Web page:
Surgical Procedures: Surgery and Staging for Nasopharyngeal Cancer

Author: Marisa Healy, BSN, RN
Last Reviewed: March 31, 2023

What is the nasopharynx?

The nasopharynx is the upper part of your throat. It lies just behind your nose (nasal cavity) and above the soft part of the roof of your mouth (soft palate). This part of your pharynx lets air pass from your nose down your throat. The nasopharynx is also made up of your Eustachian tubes in your ears. The Eustachian tubes connect the throat to the ears.

What is nasopharyngeal cancer?

When there are cancer cells in the nasopharynx, it is called nasopharyngeal cancer. Most nasopharyngeal cancers start in the thin cells (squamous cells) that line the inside of your nasopharynx.

The most common type of nasopharyngeal cancer is squamous cell carcinoma (called nasopharyngeal carcinoma, or NPC). There are a few types of NPC:

  • Keratinizing squamous cell carcinoma: The most common type in areas that have low rates of NPC, like the United States.
  • Non-keratinizing differentiatedcarcinoma: Less common in areas that have high rates of NPC. This kind is often linked with the Epstein-Barr Virus (EBV).
  • Non-keratinizing undifferentiated carcinoma: The most common type in areas with high rates of NPC. This kind is also linked with EBV.
  • Basaloid squamous cell carcinoma: Rare and very aggressive.

Some type of lymphoma and salivary gland cancers can also start in the nasopharynx. This article will focus on nasopharyngeal carcinoma.

What is staging and how is it done?

Staging is a way to find out if and how far the cancer has spread in your body. Your provider will have you get a few tests to figure out the stage of your cancer. For nasopharyngeal cancers, these tests may include:

Physical Exam: This is a general exam to look at your body and to talk about past health issues.

Imaging: Radiology tests can look inside your body to look at the cancer and figure out if it has spread. These tests can include:

Procedures: These may include:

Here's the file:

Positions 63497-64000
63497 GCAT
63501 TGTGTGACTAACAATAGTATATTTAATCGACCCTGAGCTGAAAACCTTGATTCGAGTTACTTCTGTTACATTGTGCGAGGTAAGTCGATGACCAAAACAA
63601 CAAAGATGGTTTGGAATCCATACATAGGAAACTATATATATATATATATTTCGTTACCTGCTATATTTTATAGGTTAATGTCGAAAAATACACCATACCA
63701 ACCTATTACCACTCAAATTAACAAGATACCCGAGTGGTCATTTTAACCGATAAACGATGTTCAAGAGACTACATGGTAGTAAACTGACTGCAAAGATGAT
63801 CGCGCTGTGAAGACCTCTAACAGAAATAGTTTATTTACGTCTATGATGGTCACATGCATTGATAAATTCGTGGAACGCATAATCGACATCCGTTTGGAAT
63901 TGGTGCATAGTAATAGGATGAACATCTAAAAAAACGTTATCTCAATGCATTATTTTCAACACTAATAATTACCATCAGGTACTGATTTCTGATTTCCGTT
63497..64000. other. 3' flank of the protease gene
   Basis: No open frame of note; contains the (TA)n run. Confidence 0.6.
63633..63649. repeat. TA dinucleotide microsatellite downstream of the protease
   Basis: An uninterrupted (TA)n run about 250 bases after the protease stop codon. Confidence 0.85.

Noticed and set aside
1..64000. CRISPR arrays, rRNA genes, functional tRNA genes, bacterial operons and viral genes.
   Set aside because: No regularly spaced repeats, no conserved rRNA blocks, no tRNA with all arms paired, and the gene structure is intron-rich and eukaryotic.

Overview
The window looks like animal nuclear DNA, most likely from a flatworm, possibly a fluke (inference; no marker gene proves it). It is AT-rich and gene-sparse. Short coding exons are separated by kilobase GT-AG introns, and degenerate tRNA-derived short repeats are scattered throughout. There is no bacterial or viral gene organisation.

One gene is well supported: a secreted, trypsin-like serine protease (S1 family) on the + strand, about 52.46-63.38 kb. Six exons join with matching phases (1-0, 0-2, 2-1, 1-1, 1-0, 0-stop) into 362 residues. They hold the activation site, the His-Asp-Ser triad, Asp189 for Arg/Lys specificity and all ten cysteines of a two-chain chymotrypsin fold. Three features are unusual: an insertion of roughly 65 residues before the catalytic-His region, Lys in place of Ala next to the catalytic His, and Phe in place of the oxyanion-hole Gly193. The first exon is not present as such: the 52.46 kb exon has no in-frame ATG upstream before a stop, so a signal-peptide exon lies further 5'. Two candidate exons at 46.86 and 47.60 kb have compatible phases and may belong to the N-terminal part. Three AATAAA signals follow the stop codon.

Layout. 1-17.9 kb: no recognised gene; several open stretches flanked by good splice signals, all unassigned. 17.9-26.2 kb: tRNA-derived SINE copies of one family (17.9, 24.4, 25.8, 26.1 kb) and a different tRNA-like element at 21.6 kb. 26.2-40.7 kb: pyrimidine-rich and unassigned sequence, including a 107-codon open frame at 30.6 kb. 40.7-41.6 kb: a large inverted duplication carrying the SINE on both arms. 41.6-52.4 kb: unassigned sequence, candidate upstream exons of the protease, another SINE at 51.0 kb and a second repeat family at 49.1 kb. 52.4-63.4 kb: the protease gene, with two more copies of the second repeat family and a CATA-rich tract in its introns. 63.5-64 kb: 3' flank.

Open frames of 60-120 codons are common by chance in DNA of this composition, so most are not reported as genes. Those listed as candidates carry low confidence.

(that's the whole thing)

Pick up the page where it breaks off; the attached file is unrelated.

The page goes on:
• Endoscopy: An endoscope (lighted tube) is used to look for any abnormal areas. If needed, the endoscope can get tissue for a biopsy.
  • Indirect nasopharyngoscopy: Small mirrors and bright lights are used to look at the nasopharynx.

Nasopharyngeal cancer can spread to other parts of the body through the tissue, lymph, and blood systems. The cancer stage describes how extensive the cancer is, how far it has spread, and helps guide what treatment should be used. Nasopharyngeal cancer is described as stages 0 through stage IV (four).

Surgical Procedures Used for Nasopharyngeal Cancer

Surgery may be used to treat nasopharyngeal cancer. Surgery is most often used when the cancer comes back (called recurrence) or to remove lymph nodes that may have cancer in them. The goal of surgery is to remove as much of the cancer as possible while sparing healthy tissue or organs near the tumor. There are a few surgeries that may be used to treat cancer of the nasopharynx:

  • Direct nasopharyngoscopy: A thin fiberoptic scope with lights at the end looks at the lining of the nasopharynx. Long, thin surgical tools are then used to remove all or some of the tumor. This procedure is used for smaller and early-stage cancers, and for recurrence.
  • Lymph Node Dissection: One or a few lymph nodes, nerves, and/or muscle is removed. Your surgeon will determine what needs to be removed based on the size and location of the tumor and if the nodes were larger than normal on imaging tests.

What are the risks of surgery to treat nasopharyngeal cancer?

As with any surgery, there are risks and possible side effects. These can be: